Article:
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CRITical Thinking is a blog written by staff, directors, and friends of the Collaboration for Research Integrity and Transparency (CRIT), a joint program of Yale Law School, Yale School of Public Health, and Yale School of Medicine. CRIT's mission is to promote health by improving the integrity and transparency of biomedical and clinical research. This blog is published by and reflects the personal views of the individual authors, in their individual capacities. It does not purport to represent Yale University's institutional views, if any. No representation is made about the accuracy of the information, which solely constitutes the authors’ personal views on issues discussed. The information contained in this blog is provided only as general information and personal opinions, and blog topics may be updated after being initially posted.

What is the State of the Evidence Base for Medical Products We Use Currently?

August 24, 2017

In June 2017, Yale CRIT hosted an international conference titled “Ensuring Safety, Efficacy, and Access to Medical Products in the Age of Global Deregulation.” The following blogpost is the third installment of a blog series with commentaries from the conference participants. The views and opinions expressed in this blogpost are those of the author and do not necessarily reflect the position of Yale CRIT. For more blogposts related to this series, see here or click the tag “YaleCRIT17” below.


Restoring invisible and abandoned trials (RIAT) icebergs of clinical trials

Figure. Restoring invisible and abandoned trials (RIAT) icebergs of clinical trials [1].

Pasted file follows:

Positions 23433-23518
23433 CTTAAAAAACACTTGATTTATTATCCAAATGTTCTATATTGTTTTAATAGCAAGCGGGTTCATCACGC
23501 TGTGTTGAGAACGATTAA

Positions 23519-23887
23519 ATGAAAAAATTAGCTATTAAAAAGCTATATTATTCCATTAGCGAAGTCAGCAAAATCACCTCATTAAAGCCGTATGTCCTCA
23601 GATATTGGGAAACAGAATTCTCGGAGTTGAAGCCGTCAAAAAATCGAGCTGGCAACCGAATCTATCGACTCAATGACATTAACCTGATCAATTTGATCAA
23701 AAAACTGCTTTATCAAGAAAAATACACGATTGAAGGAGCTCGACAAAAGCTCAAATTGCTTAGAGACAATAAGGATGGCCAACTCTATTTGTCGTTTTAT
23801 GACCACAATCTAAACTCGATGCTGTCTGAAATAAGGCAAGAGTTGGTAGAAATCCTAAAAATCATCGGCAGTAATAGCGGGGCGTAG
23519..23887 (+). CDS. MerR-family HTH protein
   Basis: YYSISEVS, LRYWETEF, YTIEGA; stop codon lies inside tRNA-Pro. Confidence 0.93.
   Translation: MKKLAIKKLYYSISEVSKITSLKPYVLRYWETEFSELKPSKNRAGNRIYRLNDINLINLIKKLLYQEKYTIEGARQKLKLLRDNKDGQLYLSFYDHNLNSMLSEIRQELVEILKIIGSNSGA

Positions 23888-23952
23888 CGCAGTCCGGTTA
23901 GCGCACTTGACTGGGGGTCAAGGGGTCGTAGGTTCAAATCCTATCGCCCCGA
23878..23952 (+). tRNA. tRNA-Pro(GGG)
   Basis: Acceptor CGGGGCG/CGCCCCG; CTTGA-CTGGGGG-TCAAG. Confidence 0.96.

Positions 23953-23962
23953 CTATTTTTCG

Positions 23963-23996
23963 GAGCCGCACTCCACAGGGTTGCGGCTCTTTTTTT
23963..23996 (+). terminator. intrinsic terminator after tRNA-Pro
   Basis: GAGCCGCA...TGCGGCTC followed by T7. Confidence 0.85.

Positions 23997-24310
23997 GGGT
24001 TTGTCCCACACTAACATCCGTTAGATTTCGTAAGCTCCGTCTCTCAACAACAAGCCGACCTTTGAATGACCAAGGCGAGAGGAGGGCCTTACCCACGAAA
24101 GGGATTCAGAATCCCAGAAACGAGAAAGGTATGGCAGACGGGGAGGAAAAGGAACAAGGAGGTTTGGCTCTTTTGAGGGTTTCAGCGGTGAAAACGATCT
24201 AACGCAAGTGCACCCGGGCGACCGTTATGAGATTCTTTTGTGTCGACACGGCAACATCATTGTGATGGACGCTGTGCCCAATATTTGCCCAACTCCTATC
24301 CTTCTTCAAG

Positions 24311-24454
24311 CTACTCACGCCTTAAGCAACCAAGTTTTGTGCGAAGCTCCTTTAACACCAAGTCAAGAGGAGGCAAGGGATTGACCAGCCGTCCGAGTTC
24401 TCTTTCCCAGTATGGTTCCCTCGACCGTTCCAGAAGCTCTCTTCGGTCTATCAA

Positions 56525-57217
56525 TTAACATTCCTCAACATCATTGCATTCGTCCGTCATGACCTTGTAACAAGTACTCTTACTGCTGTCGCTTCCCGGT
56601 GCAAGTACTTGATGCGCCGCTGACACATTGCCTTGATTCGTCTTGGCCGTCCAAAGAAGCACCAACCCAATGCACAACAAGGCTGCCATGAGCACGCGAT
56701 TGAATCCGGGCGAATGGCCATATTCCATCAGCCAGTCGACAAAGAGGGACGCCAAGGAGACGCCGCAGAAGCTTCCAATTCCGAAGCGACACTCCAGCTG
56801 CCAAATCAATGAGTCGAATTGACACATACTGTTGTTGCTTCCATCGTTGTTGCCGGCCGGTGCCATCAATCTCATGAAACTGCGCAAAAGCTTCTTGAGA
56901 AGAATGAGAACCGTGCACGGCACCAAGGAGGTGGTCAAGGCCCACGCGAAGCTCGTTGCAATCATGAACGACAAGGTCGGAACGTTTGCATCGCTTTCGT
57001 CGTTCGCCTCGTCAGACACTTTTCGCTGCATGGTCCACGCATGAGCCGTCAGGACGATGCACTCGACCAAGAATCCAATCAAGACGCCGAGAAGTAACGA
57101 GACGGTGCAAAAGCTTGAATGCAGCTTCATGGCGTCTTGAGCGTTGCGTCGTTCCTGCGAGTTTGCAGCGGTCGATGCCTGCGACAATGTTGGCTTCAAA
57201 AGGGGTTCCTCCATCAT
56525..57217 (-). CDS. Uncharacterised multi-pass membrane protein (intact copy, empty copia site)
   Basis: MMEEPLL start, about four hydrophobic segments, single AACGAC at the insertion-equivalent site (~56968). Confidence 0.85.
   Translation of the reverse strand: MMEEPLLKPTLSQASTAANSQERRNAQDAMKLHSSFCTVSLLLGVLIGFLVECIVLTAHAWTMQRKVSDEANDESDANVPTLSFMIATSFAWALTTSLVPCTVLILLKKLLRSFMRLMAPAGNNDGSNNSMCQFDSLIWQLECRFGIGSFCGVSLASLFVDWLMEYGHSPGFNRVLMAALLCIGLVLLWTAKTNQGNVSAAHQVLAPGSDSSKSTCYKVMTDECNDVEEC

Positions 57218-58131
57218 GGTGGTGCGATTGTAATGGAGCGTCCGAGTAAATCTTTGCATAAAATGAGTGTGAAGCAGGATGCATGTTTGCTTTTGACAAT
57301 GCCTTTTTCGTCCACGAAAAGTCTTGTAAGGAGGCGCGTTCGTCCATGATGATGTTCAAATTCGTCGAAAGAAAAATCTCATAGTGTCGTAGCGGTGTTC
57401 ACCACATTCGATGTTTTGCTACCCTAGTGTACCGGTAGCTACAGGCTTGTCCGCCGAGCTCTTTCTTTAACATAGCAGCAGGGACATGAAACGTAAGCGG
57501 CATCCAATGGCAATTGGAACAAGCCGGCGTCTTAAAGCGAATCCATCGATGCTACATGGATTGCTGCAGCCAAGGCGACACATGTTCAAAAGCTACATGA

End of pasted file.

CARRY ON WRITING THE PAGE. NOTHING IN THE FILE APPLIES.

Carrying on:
Image credit: Doshi P, Dickersin K, Healy D, Vedula SS, Jefferson T. BMJ 2013;346:f2865 (Copyright CC BY-NC 3.0)

As evidence is a very wide concept, I will discuss the evidence base for clinical trials, which remain the most important decisional tool for medical products.

The evidence base for trials is preponderantly made up of studies sponsored by the pharmaceutical industry for industry purposes (registration and commercialization), but no one seems to have the exact figures on percentage of trials by sponsorship.

By and large non-industrial product development and registration is a thing of the past, although state production of the vaccines persists patchily. Past examples are the state development and testing of vaccines against diphtheria and pertussis.

To be of use to decision-makers, evidence must be visible and of sufficient detail and quality.  There are many degrees of visibility of evidence: from brief journal articles to complex regulatory documents, to invisible. Each level of visibility entails differing levels of bias and also ways of interpreting the same set of data due to the amount of detail available. Bias arises because of compression of huge quantities of information into a few pages of a publication [1] and because facts are presented in a certain way, or not at all [2].